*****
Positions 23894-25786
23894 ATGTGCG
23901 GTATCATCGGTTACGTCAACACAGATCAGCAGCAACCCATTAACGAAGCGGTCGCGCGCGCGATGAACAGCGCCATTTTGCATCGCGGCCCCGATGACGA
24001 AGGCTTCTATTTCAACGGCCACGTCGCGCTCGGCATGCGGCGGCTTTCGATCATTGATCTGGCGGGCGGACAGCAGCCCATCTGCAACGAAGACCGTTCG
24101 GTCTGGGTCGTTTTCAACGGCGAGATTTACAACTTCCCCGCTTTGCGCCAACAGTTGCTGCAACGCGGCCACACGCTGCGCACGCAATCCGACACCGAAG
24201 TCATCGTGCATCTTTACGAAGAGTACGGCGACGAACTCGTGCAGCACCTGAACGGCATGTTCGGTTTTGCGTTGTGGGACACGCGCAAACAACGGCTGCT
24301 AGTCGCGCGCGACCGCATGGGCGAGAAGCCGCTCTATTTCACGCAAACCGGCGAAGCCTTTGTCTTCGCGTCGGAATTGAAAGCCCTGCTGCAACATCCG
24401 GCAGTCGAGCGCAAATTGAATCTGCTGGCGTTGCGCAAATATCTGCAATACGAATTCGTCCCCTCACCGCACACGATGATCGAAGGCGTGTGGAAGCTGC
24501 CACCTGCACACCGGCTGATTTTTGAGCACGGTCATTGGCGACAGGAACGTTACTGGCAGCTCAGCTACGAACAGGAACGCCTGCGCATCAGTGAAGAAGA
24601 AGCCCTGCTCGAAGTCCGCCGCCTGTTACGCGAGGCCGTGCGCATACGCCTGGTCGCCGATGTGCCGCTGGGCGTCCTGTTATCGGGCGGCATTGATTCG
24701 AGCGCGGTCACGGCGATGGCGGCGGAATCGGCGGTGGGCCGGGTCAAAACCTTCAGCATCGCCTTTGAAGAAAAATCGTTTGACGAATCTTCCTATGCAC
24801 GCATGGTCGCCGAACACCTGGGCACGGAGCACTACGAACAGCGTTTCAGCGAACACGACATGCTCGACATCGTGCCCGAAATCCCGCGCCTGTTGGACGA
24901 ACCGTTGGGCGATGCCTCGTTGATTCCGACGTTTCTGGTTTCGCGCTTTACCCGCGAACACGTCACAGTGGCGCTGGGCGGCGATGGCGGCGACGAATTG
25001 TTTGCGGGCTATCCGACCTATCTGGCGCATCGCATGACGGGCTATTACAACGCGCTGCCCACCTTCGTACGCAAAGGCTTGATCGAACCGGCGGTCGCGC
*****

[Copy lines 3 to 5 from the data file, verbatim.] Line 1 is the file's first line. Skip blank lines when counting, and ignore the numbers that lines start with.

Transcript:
23901 GTATCATCGGTTACGTCAACACAGATCAGCAGCAACCCATTAACGAAGCGGTCGCGCGCGCGATGAACAGCGCCATTTTGCATCGCGGCCCCGATGACGA
24001 AGGCTTCTATTTCAACGGCCACGTCGCGCTCGGCATGCGGCGGCTTTCGATCATTGATCTGGCGGGCGGACAGCAGCCCATCTGCAACGAAGACCGTTCG
24101 GTCTGGGTCGTTTTCAACGGCGAGATTTACAACTTCCCCGCTTTGCGCCAACAGTTGCTGCAACGCGGCCACACGCTGCGCACGCAATCCGACACCGAAG